Synthesis of the tectonic and sedimentological evolution of the late Proterozoic-early Cambrian Hedmark Basin, the Caledonian Thrust Belt, southern Norway

The Hedmark Basin was formed by rifting c. 750-590 Ma ago in an area about 130-230 km NW of the
present position of the basinal sequence in the Caledonian nappe region. A pre-rift sequence may be
represented by fine-grained ftuvial sandstones. The rift episode is divided into three thermo-mechanical
phases which individually are characterized by one or several spans of structural-sedimentary evolution.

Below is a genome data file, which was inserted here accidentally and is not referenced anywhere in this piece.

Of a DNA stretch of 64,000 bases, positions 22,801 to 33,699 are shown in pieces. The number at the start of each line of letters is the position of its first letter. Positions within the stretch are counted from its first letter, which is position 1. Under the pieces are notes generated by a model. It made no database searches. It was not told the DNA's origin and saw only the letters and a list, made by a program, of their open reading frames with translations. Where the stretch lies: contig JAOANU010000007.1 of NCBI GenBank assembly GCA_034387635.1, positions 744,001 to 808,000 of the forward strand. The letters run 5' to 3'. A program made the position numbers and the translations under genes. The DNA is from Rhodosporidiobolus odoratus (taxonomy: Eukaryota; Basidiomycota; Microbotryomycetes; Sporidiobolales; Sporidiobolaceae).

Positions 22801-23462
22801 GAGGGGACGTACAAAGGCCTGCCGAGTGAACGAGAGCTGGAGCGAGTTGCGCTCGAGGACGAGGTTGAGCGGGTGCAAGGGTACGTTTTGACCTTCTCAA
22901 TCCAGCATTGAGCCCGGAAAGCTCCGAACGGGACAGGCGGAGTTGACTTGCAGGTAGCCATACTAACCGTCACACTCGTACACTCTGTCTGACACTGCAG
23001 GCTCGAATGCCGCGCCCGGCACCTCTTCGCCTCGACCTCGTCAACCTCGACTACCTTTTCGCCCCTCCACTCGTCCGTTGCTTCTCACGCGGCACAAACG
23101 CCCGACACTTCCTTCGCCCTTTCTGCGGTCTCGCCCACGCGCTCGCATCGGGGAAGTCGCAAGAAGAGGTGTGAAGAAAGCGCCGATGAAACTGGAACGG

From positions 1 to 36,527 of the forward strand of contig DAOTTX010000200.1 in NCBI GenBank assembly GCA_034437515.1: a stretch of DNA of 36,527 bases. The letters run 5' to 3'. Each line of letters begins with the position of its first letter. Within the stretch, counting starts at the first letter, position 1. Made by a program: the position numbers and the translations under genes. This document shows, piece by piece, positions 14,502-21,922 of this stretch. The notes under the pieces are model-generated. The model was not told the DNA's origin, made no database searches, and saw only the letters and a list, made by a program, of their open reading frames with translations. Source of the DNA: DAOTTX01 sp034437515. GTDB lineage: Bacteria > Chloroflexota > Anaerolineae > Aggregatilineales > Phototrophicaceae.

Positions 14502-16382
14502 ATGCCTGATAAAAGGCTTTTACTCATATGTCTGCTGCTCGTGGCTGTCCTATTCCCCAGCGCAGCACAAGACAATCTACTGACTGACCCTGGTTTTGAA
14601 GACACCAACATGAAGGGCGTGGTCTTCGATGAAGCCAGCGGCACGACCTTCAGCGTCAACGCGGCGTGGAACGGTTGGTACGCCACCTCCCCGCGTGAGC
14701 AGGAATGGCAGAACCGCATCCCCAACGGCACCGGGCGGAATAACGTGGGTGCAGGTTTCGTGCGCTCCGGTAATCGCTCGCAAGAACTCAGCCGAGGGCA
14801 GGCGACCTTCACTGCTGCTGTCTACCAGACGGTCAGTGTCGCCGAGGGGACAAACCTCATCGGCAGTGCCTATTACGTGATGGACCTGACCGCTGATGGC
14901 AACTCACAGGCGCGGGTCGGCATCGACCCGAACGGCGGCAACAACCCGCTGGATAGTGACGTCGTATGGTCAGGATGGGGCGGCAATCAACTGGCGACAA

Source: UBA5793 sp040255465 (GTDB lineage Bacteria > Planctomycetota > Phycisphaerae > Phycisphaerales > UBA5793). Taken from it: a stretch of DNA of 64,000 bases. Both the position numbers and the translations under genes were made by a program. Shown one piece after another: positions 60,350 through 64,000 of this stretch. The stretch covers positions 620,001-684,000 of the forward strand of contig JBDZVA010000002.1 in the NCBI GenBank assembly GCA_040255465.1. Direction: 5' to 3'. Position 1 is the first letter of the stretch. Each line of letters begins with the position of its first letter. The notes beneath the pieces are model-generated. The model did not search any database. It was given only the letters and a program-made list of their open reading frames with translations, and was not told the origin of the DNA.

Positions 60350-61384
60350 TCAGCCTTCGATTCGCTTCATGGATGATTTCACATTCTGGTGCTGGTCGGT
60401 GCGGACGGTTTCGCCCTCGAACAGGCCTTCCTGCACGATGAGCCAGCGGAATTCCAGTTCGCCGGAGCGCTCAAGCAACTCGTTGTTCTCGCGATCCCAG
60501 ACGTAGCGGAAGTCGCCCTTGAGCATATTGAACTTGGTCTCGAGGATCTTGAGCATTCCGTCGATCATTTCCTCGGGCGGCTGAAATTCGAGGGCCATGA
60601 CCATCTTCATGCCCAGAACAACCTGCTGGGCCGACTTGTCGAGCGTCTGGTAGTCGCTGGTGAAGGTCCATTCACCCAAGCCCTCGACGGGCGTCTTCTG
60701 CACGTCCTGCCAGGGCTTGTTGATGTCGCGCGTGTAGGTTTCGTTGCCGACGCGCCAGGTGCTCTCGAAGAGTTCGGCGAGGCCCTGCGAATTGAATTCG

A western graben with marine turbidite sandstones and black shales was formed during the phase of
initial crustal stretching (A). The main phase of crustal stretching (B) included basin widening by an
eastward moving fault system, renewed deep fracturing with basalt extrusion, block faulting causing sub-basins and local structural inversions, and possible strike-slip movements along the Imsdalen Fault (IMF ).
Sedimentary environments included alluvial fans and plains, are as with shallow-marine sand and carbonate mud, fan deltas, sub-marine fans and basin lows with organic-rich mud. The phase of thermal cooling (C) was characterized by waning fault activity, decreasing deposition in sub-basins and a long period of slow regional subsidence. The Varangerian glaciation (c. 650 Ma) took place during this phase and was succeeded mainly by fluvial and shallow-marine siliciclastic sedimentation. The Baltoscandian rift episode was terminated by the Early Cambrian transgression.